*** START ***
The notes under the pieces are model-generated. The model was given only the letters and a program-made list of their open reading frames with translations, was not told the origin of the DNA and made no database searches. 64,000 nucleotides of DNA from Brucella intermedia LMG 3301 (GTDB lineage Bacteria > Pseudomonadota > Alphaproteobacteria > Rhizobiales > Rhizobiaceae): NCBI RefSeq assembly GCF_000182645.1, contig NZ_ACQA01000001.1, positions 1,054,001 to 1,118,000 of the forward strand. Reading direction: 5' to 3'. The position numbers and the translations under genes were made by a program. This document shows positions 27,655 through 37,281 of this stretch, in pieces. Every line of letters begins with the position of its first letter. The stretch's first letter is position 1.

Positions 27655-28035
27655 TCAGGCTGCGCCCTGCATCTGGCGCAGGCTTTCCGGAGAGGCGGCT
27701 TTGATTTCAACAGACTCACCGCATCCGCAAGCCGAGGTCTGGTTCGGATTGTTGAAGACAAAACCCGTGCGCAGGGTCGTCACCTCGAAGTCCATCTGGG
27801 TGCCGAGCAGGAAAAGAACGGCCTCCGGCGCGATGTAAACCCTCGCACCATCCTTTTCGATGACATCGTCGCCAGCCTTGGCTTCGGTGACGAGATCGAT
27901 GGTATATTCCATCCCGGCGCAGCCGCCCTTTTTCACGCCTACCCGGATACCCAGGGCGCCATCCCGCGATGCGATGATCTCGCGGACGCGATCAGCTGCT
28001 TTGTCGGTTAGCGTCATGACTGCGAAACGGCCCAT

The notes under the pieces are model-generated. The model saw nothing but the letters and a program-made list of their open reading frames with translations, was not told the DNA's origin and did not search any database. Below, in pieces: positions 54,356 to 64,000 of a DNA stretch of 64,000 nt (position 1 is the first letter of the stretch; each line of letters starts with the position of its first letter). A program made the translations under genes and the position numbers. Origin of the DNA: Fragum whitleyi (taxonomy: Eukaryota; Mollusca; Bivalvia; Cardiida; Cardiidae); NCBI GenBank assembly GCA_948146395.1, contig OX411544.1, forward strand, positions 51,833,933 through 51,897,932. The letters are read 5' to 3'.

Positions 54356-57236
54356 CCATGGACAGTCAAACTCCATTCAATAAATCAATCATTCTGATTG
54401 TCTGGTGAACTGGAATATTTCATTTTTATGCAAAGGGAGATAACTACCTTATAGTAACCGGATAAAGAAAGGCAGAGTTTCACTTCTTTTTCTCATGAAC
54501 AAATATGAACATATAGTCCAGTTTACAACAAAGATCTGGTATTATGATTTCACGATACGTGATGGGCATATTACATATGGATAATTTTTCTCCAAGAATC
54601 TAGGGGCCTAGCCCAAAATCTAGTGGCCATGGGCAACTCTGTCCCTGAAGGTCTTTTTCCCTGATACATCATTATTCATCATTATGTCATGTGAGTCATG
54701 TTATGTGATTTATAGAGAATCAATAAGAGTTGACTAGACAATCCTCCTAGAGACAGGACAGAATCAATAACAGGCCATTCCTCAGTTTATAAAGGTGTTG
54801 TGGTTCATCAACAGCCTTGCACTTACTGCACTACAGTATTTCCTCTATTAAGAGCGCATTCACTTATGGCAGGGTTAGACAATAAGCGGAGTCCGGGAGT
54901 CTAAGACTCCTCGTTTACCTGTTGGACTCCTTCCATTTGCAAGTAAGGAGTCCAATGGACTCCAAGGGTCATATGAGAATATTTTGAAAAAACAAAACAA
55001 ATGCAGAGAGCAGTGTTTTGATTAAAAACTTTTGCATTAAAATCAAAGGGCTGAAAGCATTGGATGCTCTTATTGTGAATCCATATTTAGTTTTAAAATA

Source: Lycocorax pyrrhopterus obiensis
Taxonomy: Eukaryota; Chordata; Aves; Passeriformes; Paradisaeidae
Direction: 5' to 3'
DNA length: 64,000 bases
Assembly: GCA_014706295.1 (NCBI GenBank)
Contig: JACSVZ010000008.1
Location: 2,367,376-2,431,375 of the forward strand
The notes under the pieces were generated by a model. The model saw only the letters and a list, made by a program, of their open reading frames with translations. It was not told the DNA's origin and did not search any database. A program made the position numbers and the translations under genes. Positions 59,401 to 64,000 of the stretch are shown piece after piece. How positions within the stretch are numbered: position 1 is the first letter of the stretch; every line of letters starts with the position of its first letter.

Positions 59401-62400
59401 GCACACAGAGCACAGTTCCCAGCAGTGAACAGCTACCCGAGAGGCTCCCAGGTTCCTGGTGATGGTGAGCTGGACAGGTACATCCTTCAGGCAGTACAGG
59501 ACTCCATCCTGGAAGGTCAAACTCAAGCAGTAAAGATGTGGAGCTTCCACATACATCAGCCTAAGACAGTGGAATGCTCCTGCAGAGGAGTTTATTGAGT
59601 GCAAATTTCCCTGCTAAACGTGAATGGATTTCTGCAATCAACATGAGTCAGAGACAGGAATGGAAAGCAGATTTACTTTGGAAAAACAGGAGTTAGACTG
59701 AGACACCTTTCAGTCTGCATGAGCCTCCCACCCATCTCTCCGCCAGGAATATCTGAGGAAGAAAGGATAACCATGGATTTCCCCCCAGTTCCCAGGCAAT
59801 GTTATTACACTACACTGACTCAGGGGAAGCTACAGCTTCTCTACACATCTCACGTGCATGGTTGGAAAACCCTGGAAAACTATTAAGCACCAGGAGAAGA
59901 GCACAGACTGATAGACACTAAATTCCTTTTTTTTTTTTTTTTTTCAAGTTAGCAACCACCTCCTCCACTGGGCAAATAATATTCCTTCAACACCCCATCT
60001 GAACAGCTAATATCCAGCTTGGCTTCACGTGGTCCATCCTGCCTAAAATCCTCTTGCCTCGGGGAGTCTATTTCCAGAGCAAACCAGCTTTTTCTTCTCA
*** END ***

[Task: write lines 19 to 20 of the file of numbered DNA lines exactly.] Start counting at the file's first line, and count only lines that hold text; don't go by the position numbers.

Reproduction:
Taxonomy: Eukaryota; Chordata; Aves; Passeriformes; Paradisaeidae
Direction: 5' to 3'